Stumbling across an old family heirloom or just any vintage object is enough to make us stop and think ‘I wonder how valuable this is?' Unfortunately, most of what we assume to be precious is not but every so often you may come across something that's valuable.

The only way to determine the actual value of a vintage object is to have it valuated. Antique dealers are the best people to approach. However, just so you know not to chuck something old just because you ‘feel' it isn't valuable, here are a few ways to help you make the decision.

Examine it closely

You may not be an antique expert but you can still have an inkling of whether an object has value. Stamps and dates usually indicate the same although even junk can have markings. Dents and cracks diminish value so the more damaged the object is, the likelier it is to fetch a low price even if it's worth thousands in mint condition and was once considered to be very valuable.

What is it made of?

Examine the material and determine what it is. Solid silver, for example, has become quite rare since most of the silver products we use are silver plated. The same with objects containing glass-like material which may be crystal and not ordinary glass. In the United States, Depression glass – ordinary glassware – is considered valuable because of its increasing rarity. If your family emigrated from the USA or possesses vintage glassware manufactured in that country, have it appraised. You may just strike lucky.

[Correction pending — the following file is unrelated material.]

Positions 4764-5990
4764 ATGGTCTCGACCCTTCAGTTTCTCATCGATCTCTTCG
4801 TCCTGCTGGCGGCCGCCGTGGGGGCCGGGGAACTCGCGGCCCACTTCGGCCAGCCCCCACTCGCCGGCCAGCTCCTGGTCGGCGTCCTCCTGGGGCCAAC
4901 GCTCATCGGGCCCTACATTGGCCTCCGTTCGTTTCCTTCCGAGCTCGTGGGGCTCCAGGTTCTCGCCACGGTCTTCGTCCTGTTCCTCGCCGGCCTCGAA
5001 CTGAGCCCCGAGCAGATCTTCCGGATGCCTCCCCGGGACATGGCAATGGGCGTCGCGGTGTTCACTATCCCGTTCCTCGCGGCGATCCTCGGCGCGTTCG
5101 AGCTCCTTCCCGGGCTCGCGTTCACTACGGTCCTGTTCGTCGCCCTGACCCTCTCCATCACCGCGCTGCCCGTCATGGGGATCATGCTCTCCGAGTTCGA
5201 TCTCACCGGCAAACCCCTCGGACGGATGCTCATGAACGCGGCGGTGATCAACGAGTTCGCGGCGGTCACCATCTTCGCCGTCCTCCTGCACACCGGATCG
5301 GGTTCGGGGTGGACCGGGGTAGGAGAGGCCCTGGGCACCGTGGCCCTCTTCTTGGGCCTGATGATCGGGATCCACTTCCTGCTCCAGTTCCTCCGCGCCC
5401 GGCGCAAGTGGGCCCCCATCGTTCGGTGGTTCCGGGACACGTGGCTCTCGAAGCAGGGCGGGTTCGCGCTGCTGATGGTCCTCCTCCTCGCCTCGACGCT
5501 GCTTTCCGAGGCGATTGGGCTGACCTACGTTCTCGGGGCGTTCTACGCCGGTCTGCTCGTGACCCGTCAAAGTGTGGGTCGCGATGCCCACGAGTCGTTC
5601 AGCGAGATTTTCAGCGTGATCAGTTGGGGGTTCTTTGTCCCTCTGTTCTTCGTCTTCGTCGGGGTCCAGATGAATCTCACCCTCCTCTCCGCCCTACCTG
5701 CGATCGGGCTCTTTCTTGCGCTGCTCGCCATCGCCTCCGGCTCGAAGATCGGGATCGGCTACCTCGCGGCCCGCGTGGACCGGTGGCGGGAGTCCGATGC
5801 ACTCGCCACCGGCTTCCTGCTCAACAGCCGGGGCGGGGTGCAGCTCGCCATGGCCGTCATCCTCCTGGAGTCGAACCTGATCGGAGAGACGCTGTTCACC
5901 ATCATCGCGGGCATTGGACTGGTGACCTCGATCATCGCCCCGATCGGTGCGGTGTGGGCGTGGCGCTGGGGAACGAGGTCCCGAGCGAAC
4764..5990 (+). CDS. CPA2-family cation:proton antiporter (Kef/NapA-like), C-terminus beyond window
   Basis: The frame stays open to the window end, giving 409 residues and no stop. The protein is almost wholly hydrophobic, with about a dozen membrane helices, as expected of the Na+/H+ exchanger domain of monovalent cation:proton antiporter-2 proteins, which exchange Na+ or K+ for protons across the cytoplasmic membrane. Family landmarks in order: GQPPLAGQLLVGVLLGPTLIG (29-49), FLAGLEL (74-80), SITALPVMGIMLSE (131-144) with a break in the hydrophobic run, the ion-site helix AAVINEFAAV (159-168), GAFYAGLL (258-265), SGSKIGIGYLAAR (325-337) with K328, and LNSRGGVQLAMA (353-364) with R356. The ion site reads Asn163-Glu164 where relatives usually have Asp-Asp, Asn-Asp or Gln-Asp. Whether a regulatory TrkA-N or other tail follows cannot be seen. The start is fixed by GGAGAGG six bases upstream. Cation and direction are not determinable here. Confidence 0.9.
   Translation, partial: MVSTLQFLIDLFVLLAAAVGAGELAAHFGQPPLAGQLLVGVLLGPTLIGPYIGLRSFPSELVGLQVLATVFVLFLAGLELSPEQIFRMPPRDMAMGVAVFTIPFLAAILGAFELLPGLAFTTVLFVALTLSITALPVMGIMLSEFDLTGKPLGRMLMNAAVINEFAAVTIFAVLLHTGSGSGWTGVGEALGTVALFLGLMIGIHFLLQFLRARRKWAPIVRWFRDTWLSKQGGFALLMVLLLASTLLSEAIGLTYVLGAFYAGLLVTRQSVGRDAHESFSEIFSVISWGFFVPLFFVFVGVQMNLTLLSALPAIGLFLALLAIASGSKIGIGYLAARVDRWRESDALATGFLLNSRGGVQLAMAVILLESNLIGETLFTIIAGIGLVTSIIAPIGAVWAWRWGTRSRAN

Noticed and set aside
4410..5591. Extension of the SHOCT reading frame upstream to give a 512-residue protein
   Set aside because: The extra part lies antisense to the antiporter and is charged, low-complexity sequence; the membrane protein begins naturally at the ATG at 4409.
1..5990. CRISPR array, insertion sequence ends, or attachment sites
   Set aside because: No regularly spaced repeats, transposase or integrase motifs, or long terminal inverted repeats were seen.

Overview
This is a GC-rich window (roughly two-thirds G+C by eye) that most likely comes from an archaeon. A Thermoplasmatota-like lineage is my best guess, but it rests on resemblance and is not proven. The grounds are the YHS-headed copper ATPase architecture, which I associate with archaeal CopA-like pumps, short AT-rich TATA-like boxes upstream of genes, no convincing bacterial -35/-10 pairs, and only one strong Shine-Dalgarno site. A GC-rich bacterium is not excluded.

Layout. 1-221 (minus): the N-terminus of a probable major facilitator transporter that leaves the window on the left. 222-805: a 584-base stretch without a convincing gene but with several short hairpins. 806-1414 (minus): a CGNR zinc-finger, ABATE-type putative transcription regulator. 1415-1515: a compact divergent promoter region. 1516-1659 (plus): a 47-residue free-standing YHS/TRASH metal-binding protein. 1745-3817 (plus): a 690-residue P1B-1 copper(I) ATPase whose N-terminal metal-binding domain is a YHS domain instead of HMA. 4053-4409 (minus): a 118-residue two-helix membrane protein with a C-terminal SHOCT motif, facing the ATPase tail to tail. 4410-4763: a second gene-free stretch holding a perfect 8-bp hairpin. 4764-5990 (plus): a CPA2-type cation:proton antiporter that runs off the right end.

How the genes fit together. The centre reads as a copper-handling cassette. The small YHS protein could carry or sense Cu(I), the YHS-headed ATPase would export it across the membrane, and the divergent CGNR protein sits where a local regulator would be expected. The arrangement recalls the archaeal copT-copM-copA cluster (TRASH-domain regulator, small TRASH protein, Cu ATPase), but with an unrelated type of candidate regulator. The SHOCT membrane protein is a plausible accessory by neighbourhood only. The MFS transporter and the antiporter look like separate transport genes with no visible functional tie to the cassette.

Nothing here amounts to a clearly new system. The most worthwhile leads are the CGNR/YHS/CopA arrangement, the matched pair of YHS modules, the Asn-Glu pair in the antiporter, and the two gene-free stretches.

Is it in demand?

Objects in demand vary according to the times. Let's say the current pick is matryoshka dolls dating back to a specific period. If you have them and you know they're vintage, have them appraised on the off-chance they're antiques.

Keep up with what's in demand by subscribing to an antiques magazine or visiting the website of genuine dealers. You can also visit dealers who'll be more than happy to help.

What makes an object valuable?

Several factors determine if an object is an antique or just junk. One is limited supply and a second is age. Objects around 100 years old or older are deemed antiques but they carry value only if they were manufactured in limited supply. A third factor is whether the object is a work of art that's no longer being created or if it contains elements deemed notable.

It's important to understand that antiques aren't always once-expensive items. There are some which were considered generic but have become collector's items. Consider the cereal boxes of old that featured a particular graphic or a celebrity's face. Sometimes, they turn out to become very valuable objects even though they were not thought so in their time. Then there are antiques that were and are valuable cost-wise. Precious jewellery is an example where, for instance, the diamonds contained fetched a handsome price in its days and still continues to do so today.

If you've been given a family heirloom you think is an antique or you find something in grandma's attic that looks to be an antique, follow the tips given here before taking it to an antique dealer. Remember that appraisals cost so save money and time by noting these points before having it appraised.


Source by Keshawn Lindsay